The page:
Mexico’s Yucatán Peninsula: Off the Beaten Trek
Dividing the Gulf of Mexico from the Caribbean Sea and encompassing Mexico’s three westernmost states, the Yucatán Peninsula offers much more than its famous white sand beaches and all-inclusive resorts.
Where else is it possible to skin-dive with a huge school of whale sharks, walk in the footsteps of the ancient Maya, swim in crystalline cenotes, stroll through colonial towns layered in history and tradition, explore pristine, protected reef systems and encounter American crocodiles in the wild—all in the same trip?
Beyond the high-rises of Cancun, the Yucatán is geographically, biologically and culturally rich, home to the Maya Lowlands and numerous UNESCO World Heritage sites, as well as protected biospheres, marine parks and wildlife corridors. The second-largest barrier reef in the world, the Mesoamerican Reef, stretches along its western coastline, providing myriad diving opportunities—the best of which are not found in the well-known (and often overcrowded) tourist areas. Miles of underground river systems, accessible through cenotes, are hidden beneath the jungle, creating seemingly endless options for cavern and cave diving.
Kirsten Clahr, general manager of German travel agency Extratour, explored just a few of these places on a customized, small group trip she led recently with Yucatan Dive Trek.
“The whole trip was just amazing—such a big variety of things to see and do. Our company’s aim is to go off the beaten track. We take our clients to remote areas where they will experience something new, and that’s exactly what this trip was about.”
– Kirsten Clahr, General Manager, Extratour
Getting off the beaten track in Mexico requires local knowledge, connections and know-how. And although she is an avid diver and experienced world traveler with 20 years of tour industry experience, Kirsten had never been to any of the places on her itinerary previously—in fact, she had never even heard of some of them prior to reserving the trip. Yucatan Dive Trek and its sister operation XTC Dive Center arranged everything in advance, also providing end-to-end trip support.
Kirsten said, “When I was booking this trip, some of our guests told me, ‘we don’t need a tour guide,’ but I convinced them of the value.'”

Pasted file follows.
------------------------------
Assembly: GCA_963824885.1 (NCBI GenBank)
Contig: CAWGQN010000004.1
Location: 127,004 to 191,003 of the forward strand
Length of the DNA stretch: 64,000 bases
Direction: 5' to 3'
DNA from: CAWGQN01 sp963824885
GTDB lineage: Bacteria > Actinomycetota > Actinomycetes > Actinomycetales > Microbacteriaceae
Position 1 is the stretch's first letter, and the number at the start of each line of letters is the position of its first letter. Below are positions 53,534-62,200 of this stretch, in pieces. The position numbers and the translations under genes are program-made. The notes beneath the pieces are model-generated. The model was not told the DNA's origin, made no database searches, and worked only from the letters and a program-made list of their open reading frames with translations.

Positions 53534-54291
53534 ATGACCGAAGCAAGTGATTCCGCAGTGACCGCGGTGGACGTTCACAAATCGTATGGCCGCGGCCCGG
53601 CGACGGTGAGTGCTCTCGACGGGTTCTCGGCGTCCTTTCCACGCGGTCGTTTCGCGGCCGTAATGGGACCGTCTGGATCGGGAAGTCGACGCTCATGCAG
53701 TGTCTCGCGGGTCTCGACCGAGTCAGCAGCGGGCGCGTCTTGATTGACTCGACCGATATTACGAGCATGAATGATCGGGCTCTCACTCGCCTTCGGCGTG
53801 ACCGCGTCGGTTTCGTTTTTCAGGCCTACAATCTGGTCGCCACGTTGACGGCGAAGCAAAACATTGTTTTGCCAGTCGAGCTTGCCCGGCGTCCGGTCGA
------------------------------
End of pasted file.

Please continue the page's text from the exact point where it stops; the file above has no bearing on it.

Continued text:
“Our guide was there not only to drive us around and translate, but to show us the most interesting places and take us to the best restaurants—places we would never find on our own—so we could relax and enjoy the experience without worrying about the next stage. For me, it was a very relaxed trip—normally I am the tour guide!”
Even if it were possible to arrange some of the pieces independently, relying on local guides enriches the experience and smoothes out logistics, not to mention supporting the local economy—a value that should not be overlooked. Extratour’s trip focused heavily on diving of course, and their private dive boat was often the only one in sight. There were several professional photographers in the group, including Kirsten’s husband, Beo Brockhausen, and she reported they were “especially happy” to have access to pristine, uncrowded dive sites and unhurried encounters with wildlife.
The next few posts will follow Extratour’s custom itinerary “Best of the Yucatán,” from diving the remote reefs of Xcalak and meeting the crocodiles of Banco Chinchorro, to exploring the jungle ruins of Calakmul and colonial Valladolid, to diving the “magical cenotes” and getting up close with the largest congregation of whale sharks in the world. These are just a few of the unique experiences that Yucatan Dive Trek can organize for small groups, families or individuals.
Take a look at Kirsten’s trip highlight reel below (complete with mood-setting Caribbean soundtrack), and stay tuned for new posts featuring Xcalak Reef National Marine Park and Banco Chinchorro Biosphere Reserve—both about as far “off the beaten trek” as you can get.
“Best of the Yucatan” highlight video courtesy of Kirsten Clahr
Kirsten Clahr is the general manager of Extratour, a specialty travel agency based in Göttingen, Germany. An avid diver herself with nearly 20 years of industry experience, Kirsten is always looking for new and exciting destinations off the beaten track. She particularly loves underwater encounters with wildlife.
Beo Brockhausen, Kirsten’s husband, is an accomplished underwater photographer who often joins her on trips and shares his photography advice with her groups. His work has appeared in well-known magazines such as Unterwasser, Atlantis, and Tauchen.
Kirsten and Beo contributed photos and video to this series of posts, featuring a custom “diving-culture-adventure” itinerary operated by Yucatan Dive Trek.
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Yucatan Dive Trek is a full-service tour operator based in Mexico’s Yucatán Peninsula, catering to travelers who seek authentic experiences and one-of-a-kind encounters. We specialize in unique diving holidays, organizing and customizing trips to the best destinations in the region—in and under the water as well as on land.
Please contact Yucatan Dive Trek for more information.
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